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Multidimensional and Persistent Poverty: Methodological Approaches to Measurement Issues

Diaz, Yadira (2016) Multidimensional and Persistent Poverty: Methodological Approaches to Measurement Issues. PhD thesis, University of Essex.


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Multidimensional deprivation and persistent poverty are important research areas within the poverty measurement literature. Still, both encompass measurement issues for which methodological solutions are yet to be analysed. The thesis that I present here analyses three specific measurement issues, identified as relevant within these research areas, and proposes methodological approaches to tackle each of them. First, it evaluates the effect of different demographic population structures on societal multidimensional deprivation incidence comparisons. The results of this evaluation demonstrate that societal multidimensional comparisons reflect not only differences in relative deprivation but also differences in the demographic composition of the societies to be compared. These differences in the demographic structure of the population, thus, confound societal multidimensional deprivation comparisons. To tackle this comparability problem, the application of direct and indirect standardisation methods is proposed and analysed in this context. Second, it studies the effect of differences in need, exhibited across individuals from different demographic population subgroups or households of different sizes and compositions, on multidimensional deprivation incidence profiles. To address differences in needs and enhance individual or household comparability, I propose a family of multidimensional deprivation indices that describes how much deprivation two demographically heterogeneous units with different needs must exhibit to be catalogued as equivalently deprived. The obtained empirical results demonstrate that neglecting differences in needs yields biased multidimensional deprivation incidence profiles. The results also shed light on the ability of my proposed family of measures to capture these differences in need effectively. Third, this thesis analyses the reliability of persistent poverty measures in the presence of survey non-response. The obtained empirical results indicate that persistent poverty measures based on balanced panel estimates that do not account for the relationship between survey non-response and the socioeconomic status of the household provide a significantly biased picture of the intertemporal phenomenon. The methodologies that I present in this thesis are meant foremost to be easy to implement and understand by policymakers. As such, they are proposed as methodological tools to improve the measurement and analysis of poverty in the policy context.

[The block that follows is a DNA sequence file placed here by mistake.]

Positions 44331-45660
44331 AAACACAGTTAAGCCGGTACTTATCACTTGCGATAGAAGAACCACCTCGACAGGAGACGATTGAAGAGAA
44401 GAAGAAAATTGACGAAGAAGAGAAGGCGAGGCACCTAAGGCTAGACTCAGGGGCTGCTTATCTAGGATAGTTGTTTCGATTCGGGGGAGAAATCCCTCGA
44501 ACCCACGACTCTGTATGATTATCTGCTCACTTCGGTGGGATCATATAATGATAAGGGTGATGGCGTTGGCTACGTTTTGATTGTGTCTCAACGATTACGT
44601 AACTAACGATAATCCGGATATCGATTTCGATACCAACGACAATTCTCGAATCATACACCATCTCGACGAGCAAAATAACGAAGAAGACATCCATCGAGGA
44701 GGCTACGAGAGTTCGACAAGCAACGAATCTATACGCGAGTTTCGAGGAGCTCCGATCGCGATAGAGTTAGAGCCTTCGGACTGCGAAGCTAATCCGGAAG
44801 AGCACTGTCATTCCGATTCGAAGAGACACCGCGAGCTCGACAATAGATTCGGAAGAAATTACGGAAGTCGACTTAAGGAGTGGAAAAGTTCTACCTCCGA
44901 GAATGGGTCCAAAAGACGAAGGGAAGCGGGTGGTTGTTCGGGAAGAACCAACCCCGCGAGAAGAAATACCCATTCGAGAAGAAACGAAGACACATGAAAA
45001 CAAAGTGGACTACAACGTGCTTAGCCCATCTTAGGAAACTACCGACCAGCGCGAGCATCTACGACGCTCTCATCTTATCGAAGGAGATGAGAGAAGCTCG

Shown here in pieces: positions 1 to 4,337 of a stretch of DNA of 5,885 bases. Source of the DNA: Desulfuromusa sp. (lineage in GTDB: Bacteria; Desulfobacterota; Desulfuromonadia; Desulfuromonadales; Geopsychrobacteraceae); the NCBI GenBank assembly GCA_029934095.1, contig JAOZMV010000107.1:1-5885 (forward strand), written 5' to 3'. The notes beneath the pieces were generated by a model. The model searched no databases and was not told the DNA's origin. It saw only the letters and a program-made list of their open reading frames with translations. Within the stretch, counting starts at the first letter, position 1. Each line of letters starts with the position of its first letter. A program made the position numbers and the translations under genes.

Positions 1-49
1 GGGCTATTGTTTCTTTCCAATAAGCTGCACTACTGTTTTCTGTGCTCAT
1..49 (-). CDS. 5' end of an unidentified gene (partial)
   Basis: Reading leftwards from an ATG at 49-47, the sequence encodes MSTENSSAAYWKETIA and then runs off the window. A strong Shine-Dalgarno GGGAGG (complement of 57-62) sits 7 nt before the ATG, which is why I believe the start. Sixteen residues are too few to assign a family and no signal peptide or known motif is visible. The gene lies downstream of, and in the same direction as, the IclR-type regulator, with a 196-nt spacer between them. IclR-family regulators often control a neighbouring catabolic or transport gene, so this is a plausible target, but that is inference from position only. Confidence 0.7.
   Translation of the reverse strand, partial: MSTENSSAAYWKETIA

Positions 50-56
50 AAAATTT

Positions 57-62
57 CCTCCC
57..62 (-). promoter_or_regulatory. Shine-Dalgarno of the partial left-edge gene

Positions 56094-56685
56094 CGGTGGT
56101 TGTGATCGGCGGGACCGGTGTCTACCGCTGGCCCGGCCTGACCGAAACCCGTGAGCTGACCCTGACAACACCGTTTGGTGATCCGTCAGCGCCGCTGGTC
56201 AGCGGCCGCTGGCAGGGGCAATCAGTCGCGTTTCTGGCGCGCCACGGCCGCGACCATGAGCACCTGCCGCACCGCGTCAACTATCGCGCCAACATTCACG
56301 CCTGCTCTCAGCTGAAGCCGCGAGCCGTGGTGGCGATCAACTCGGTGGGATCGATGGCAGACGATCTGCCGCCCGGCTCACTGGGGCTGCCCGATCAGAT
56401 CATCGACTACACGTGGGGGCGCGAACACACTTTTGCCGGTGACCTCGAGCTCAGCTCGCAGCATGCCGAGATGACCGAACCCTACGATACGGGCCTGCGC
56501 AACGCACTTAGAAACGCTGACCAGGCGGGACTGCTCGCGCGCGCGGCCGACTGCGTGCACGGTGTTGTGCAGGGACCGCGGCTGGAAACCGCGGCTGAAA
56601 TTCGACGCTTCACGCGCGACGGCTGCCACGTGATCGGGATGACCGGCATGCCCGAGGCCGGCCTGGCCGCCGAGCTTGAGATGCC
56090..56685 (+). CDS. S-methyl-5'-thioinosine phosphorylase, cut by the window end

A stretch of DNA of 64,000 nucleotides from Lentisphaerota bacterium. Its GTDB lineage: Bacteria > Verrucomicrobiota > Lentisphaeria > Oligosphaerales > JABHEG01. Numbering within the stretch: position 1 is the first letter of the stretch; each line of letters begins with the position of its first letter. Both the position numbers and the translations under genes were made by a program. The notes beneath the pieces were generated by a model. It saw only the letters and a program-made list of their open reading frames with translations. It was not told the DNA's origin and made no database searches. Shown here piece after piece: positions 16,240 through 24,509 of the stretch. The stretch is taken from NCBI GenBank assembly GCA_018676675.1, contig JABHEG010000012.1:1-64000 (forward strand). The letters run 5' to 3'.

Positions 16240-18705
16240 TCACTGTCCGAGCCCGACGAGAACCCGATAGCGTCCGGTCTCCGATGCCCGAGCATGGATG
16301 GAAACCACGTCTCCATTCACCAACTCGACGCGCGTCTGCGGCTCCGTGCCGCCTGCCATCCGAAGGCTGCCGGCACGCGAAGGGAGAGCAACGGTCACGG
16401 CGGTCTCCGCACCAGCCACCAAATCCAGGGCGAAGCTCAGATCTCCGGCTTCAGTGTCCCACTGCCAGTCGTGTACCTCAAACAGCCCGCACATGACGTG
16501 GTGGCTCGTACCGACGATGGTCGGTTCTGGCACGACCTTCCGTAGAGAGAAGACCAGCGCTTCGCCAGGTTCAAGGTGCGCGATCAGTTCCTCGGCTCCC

Item Type: Thesis (PhD)
Subjects: H Social Sciences > HV Social pathology. Social and public welfare
Divisions: Faculty of Social Sciences > Institute for Social and Economic Research
Depositing User: Beatriz Diaz Cuervo
Date Deposited: 15 Sep 2016 10:55
Last Modified: 15 Sep 2016 10:55

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